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The effect of loading rate on the production of rapid crack propagation (RCP) was investigated in tensile loaded notched specimens 127 mm long taken from a gas pipe. It was found that the stress intensity to initiate fracture was independent of loading rate, but was slightly greater at 10°C than at 28°C. The initiation of rapid fracture occurred at a critical loading rate and rapid long range fracture (RCP) occurred at a 50% higher loading rate. It was not possible to produce RCP at 28°C with the available equipment. The input energy to initiate rapid fracture was about 10 times the input energy to produce RCP, long range rapid fracture.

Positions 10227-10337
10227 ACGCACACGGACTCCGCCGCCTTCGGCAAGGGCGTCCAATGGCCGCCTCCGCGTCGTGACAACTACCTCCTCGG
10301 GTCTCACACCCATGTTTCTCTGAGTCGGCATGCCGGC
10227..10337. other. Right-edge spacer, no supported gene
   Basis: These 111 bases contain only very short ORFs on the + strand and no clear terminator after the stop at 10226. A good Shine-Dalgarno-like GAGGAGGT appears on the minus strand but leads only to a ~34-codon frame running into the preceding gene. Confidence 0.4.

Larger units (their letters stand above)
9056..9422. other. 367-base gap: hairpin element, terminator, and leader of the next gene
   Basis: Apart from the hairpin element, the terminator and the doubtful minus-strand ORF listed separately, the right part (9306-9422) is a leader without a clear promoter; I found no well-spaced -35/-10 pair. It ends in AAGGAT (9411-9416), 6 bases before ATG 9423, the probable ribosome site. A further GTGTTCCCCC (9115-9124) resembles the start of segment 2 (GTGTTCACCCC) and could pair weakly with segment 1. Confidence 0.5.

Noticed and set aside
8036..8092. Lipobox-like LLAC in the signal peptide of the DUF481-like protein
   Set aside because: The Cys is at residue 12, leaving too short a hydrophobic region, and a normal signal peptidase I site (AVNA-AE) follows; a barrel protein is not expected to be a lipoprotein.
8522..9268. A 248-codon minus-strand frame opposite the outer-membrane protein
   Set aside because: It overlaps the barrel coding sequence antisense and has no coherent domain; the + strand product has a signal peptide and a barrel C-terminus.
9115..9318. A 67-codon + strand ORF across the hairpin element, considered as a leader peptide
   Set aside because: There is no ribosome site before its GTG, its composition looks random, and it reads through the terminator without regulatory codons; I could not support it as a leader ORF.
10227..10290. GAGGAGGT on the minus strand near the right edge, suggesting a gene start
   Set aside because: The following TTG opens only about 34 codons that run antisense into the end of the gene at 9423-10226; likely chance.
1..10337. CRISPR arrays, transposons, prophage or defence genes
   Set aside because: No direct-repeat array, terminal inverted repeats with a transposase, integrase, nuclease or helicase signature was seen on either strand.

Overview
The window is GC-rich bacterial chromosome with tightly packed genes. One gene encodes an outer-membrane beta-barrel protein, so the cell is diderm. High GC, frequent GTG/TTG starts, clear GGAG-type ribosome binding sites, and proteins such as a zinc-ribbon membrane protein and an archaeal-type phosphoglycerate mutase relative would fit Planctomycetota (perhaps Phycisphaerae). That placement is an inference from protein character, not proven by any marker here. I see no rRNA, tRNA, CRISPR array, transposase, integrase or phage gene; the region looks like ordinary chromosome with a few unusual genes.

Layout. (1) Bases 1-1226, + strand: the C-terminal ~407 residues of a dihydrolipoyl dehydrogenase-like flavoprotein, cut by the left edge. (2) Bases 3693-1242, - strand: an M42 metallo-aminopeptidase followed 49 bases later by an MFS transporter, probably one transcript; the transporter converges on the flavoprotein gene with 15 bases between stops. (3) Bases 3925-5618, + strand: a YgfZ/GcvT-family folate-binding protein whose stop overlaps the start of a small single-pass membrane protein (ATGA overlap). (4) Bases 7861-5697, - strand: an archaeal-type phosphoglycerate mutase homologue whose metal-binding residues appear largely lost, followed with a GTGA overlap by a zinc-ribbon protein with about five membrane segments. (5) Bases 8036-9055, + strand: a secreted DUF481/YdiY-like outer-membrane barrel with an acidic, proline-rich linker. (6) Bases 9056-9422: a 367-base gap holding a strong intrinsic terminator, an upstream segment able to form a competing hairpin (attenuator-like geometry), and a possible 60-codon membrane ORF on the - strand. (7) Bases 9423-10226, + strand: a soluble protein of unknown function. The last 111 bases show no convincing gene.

Rapid fracture, gas pipes, loading rate, KIC, notched specimen, crack propagation
Professor in Department of Materials Science and Engineering, University of Pennsylvania, Philadelphia, PA
Senior Scientist in Department of Materials Science and Engineering, University of Pennsylvania, Philadelphia, PA